GFI APAC similarly labelled the island a “global testbed” for the industry, helping startups incubate, innovate, partner and export their alternative protein innovations internationally. At least 25 non-local companies have a presence in Singapore for R&D and business development, while it’s home to almost a quarter (24%) of all alternative protein startups in Asia-Pacific.

“Despite its small population and lack of natural resources, Singapore is responsible for nearly a quarter of all alt protein scientific publications released in APAC since 2020, and is home to three of the five most active regional research centres,” noted Gosker.

But with Lee leaving his post, will it be a tall order for incoming prime minister Lawrence Wong to maintain the progress built on his predecessor’s 20 years in charge? Gosker doesn’t think so, explaining that policy continuity and progressive change are “key tenets of the Singapore model, which leverages public investments to cumulatively improve citizens’ livelihoods over the short and long term”.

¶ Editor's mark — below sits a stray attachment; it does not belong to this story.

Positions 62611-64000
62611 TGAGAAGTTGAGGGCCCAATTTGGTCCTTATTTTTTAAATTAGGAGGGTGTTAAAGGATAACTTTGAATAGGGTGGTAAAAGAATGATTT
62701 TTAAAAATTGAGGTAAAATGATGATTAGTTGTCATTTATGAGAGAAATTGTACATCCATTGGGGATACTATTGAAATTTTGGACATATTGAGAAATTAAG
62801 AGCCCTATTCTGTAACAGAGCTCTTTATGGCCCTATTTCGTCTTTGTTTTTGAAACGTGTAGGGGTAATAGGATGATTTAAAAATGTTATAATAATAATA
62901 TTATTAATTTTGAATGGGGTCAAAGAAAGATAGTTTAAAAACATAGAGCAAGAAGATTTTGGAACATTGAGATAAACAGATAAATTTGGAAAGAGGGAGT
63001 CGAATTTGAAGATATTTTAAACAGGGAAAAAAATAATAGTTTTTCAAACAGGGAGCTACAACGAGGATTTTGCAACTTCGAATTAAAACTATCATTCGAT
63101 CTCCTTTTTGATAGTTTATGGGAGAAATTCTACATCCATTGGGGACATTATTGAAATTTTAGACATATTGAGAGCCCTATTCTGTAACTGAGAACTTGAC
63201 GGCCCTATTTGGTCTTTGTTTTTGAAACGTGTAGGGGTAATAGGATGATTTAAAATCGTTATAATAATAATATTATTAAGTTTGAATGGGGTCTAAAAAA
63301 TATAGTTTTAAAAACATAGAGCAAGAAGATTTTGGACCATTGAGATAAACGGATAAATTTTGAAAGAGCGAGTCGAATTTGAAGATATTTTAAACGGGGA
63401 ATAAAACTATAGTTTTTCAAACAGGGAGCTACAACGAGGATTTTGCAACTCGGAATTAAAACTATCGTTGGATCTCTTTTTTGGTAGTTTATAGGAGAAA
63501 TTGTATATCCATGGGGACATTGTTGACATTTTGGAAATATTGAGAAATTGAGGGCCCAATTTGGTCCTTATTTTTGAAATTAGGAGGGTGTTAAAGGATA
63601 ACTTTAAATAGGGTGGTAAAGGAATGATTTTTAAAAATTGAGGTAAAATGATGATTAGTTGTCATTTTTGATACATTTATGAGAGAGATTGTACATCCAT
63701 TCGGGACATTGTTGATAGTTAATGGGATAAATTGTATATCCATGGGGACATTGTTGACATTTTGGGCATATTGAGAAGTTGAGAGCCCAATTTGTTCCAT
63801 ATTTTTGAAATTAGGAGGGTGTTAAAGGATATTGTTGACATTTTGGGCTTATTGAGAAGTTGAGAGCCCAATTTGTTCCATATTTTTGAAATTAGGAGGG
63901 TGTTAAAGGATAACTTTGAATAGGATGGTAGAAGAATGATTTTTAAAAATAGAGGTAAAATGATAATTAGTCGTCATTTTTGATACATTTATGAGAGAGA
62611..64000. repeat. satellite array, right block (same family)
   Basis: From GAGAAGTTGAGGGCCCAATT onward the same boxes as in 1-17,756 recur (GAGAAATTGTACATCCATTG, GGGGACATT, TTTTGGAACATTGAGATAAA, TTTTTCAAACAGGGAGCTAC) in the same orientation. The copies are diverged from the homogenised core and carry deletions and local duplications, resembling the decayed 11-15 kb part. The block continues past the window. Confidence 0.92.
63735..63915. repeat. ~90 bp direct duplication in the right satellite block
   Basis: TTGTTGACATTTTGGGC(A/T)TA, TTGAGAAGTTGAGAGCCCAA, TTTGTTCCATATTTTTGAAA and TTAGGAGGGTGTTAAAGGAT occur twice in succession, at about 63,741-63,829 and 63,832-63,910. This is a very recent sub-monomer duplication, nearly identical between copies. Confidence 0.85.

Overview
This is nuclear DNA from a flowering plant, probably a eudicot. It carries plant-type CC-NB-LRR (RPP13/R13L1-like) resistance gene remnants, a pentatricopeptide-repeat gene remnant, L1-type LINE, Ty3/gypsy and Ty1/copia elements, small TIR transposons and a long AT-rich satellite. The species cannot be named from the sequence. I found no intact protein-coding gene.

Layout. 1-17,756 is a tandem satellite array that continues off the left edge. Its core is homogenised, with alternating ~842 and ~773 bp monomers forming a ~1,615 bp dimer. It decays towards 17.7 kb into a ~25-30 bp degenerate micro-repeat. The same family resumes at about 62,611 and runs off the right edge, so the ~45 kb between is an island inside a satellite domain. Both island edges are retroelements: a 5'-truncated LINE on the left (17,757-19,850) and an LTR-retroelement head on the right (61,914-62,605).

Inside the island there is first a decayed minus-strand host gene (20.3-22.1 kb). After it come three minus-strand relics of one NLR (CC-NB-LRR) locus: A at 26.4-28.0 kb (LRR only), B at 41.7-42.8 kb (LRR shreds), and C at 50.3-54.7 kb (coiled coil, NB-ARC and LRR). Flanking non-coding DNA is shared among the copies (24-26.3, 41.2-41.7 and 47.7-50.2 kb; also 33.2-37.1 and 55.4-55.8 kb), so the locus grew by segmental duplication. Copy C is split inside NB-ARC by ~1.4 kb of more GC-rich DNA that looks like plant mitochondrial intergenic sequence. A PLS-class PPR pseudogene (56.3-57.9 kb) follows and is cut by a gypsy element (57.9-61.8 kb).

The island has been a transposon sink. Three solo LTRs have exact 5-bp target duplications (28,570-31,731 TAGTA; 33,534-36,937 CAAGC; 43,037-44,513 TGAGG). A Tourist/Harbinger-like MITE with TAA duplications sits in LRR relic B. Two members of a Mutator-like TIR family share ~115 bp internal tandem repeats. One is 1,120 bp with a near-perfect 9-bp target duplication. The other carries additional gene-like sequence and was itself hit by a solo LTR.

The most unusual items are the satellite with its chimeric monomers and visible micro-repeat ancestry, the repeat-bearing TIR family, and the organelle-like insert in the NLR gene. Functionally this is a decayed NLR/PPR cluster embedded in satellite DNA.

“Singapore puts a high priority on building durable institutions that lift up whole sectors, such as shared-use facilities for alt protein R&D and production that are greater than any individual company or person,” she said. “Prime minister Lee name-dropping novel food biotechnologists in one of his final major speeches is further evidence that leadership in food innovation is now central to Singapore’s national identity.”


  • Anay Mridul

    Anay is Green Queen's resident news reporter. Originally from India, he worked as a vegan food writer and editor in London, and is now travelling and reporting from across Asia. He's passionate about coffee, plant-based milk, cooking, eating, veganism, food tech, writing about all that, profiling people, and the Oxford comma.